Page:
copyright 2000
Cleveland Chapter
American Guild of Organists

Dean's Message April 2001

A year ago I wrote to you about the pastoral search the congregation I serve was undertaking and my hopes for a new minister. We are now seven months into that new pastoral team, and I thought I would report to you on how it is going. The congregation ended up calling a ministerial couple, who share one position. They are a husband and wife who have complementary skills which serve the congregation well.

The most hopeful outcome to this point, from my perspective, has been an interest in team planning of worship. It is not perfect. I still often get the hymns on Friday. But there is also a sharing of planning, sermon topics, themes, sometimes discussions of appropriate hymns.

I like the fact that my preludes and postludes have become part of the service. Before the worship hour, I play the hymns of the day, what we call "gathering music." Then the ministers come in and ring a bell, after which I play the prelude. At the end of the service the minister often says, "many of us prefer to listen to the postlude; if you need to leave, please do so quietly." Then the ministers sit down and listen to the postlude. These practices have given me a much greater sense of worth about the music I play for worship.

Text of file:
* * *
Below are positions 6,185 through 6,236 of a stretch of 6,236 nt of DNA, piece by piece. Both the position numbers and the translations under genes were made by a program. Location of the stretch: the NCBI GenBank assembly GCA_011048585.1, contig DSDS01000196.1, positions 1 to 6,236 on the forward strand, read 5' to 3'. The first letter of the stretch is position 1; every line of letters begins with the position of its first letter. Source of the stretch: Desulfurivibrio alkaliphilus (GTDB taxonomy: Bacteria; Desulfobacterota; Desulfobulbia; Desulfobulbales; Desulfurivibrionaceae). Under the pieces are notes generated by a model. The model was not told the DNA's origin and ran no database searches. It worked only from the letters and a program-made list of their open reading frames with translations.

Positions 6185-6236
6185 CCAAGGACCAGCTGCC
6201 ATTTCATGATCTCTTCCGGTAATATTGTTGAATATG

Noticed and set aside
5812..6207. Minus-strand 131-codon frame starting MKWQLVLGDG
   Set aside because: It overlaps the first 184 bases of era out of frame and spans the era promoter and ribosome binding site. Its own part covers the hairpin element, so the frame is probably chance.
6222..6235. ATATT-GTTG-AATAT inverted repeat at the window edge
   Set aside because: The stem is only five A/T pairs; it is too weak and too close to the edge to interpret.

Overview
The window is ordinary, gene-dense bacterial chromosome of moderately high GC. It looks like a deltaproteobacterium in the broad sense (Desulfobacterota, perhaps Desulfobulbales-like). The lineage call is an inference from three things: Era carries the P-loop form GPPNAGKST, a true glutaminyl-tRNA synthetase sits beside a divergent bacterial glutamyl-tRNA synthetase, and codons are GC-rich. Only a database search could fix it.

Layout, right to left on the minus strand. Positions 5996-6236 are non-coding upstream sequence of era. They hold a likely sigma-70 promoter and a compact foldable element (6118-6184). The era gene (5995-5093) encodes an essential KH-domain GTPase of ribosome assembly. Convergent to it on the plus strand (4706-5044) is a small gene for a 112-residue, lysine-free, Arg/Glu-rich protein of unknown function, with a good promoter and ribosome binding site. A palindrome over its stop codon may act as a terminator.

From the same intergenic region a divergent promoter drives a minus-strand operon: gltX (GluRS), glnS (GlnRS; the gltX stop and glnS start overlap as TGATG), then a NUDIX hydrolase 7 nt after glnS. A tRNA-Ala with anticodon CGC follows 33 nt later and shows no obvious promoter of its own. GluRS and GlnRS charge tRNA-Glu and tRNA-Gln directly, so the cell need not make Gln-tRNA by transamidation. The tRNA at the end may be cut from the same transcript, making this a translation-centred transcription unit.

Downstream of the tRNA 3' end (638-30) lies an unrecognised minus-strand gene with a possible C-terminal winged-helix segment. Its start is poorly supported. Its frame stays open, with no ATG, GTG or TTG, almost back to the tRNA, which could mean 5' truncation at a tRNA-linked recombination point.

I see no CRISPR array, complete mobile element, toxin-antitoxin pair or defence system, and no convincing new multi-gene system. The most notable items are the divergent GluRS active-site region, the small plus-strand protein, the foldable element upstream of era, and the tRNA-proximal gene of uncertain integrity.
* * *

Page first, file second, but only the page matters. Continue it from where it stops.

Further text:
The ministers have started a program at West Shore Church which holds much promise, I think. They have chosen four "Worship Associates" for the year. These people were chosen from a group of applicants for this volunteer position and receive training in worship planning. They assist the ministers with readings and other aspects of the worship service. The idea is that eventually there will be a trained laity who will be able to plan worship services in the absence of the professional ministers.

I would love to hear from any of you who see hopeful signs of musical sensitivity in your ministers or congregations. For those of you who see few signs of enlightenment, hang in there; the work we do is blessed.

Awake, thou wintry earth!
Awake thy voice and sing!

Fern Jennings

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